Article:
Frank Parks Briggs (February 25, 1894 – September 23, 1992) was a United States Senator from Missouri. Born in Armstrong, Missouri, he attended Armstrong and Fayette schools and Central College at Fayette from 1911 to 1914. He graduated from the University of Missouri in Columbia in 1915, engaged in the newspaper business that year, and in the publishing business at Macon, Missouri in 1925. He was mayor of Macon from 1930 to 1932 and a member of the Missouri Senate from 1933 to 1944.
Briggs was appointed, on January 18, 1945, as a Democrat to the U.S. Senate to fill the vacancy caused by the resignation of Harry S. Truman and served from January 18, 1945, to January 3, 1947; he was an unsuccessful candidate for election to the full term in 1946. He resumed the newspaper publishing business and was chairman of the Missouri State Conservation Commission in 1955-1956; from 1961 to 1965 he was Assistant Secretary of the Interior for Fish and Wildlife. He was a resident of Macon until his death in 1992; interment was in Walnut Ridge Cemetery, Fayette.
[Grand Master of Missouri (1957), Fayette Lodge 47]

Tuesday, February 24, 2015

Great Freemasons: Antonio López de Santa Anna (24 February 1794 – 21 June 1876)


 My actions at the Alamo are justified as is my participation in them!
Antonio López de Santa Anna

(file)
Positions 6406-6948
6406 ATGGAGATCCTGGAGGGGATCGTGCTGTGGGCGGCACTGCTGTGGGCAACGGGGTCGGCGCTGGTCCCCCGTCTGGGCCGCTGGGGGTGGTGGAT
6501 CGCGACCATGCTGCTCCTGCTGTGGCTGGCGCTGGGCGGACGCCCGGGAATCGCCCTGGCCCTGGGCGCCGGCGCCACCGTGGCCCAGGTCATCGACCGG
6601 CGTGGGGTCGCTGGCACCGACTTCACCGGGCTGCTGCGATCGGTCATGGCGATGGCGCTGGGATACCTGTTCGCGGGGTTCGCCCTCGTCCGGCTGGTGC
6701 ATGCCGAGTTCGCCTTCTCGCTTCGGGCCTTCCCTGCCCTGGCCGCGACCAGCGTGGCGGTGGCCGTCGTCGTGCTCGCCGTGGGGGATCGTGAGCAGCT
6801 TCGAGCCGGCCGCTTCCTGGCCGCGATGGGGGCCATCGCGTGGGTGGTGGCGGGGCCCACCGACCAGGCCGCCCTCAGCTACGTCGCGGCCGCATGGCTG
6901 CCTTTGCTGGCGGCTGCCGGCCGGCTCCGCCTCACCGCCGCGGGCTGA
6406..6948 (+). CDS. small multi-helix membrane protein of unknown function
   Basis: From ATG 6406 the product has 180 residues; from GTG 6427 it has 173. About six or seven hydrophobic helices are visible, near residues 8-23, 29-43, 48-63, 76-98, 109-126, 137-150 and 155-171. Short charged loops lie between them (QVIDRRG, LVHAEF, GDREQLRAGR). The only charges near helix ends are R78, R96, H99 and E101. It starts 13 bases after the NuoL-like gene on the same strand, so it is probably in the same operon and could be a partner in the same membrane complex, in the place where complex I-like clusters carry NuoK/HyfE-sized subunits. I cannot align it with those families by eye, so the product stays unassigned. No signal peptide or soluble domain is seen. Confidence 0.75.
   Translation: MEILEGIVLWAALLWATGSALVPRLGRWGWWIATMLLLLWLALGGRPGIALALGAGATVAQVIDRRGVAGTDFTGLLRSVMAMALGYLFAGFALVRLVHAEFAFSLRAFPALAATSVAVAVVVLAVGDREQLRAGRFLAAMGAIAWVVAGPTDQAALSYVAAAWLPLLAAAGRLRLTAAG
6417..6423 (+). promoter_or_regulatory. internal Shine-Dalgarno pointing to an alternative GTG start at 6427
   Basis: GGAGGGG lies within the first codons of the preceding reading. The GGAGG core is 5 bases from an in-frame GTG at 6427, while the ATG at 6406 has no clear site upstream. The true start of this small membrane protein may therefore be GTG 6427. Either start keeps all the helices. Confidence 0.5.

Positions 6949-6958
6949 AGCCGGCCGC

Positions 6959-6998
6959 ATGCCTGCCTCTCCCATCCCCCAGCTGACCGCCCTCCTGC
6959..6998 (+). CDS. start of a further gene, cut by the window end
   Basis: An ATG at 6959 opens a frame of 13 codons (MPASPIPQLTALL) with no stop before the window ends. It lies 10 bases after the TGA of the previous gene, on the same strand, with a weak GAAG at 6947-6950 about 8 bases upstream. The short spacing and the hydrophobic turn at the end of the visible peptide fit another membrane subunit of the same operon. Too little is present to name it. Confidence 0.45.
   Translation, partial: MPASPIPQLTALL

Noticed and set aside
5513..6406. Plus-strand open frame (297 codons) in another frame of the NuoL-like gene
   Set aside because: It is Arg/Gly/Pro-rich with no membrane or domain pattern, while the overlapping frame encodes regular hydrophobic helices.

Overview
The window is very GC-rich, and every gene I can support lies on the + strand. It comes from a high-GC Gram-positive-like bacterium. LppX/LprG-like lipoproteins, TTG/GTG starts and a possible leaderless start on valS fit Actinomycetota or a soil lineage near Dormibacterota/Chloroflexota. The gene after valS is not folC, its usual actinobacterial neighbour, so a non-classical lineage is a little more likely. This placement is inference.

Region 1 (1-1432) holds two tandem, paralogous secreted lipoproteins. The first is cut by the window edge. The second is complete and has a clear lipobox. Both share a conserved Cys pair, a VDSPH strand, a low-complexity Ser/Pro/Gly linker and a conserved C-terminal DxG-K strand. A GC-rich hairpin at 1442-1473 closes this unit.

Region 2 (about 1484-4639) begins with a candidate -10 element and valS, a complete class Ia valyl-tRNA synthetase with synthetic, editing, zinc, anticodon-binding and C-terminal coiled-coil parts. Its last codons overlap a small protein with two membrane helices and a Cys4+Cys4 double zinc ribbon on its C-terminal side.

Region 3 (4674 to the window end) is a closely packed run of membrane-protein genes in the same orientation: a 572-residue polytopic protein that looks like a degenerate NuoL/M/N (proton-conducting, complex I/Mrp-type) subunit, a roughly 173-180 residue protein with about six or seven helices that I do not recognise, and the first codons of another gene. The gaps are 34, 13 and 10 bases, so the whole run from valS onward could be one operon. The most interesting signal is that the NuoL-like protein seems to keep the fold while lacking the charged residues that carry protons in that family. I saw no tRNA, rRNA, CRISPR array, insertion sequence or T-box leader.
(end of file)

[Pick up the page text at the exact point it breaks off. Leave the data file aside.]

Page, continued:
Antonio de Padua María Severino López de Santa Anna y Pérez de Lebrón (Spanish pronunciation: [anˈtonjo ˈlopez ðe sant(a)ˈana]; 24 February 1794 – 21 June 1876), often known as Santa Anna or López de Santa Anna and sometimes called "the Napoleon of the West", was a Mexican politician and Mr. Fermin's songeneral who greatly influenced early Mexican politics and government. Santa Anna first opposed the movement for Mexican independence from Spain, but then fought in support of it. Though not the first caudillo (military leader) of modern Mexico, he was among the earliest.…/Antonio_L%C3%B3pez_de_Santa_Anna
(While I can not determine his Lodge affiliation, it has been confirmed by Texas Scottish Right that he was a Scottish Right Freemason in Mexico. Mexico's rules in this are the same as the Southern and Northern Jurisdictions. Only Master Masons can become Scottish Rite Masons)…/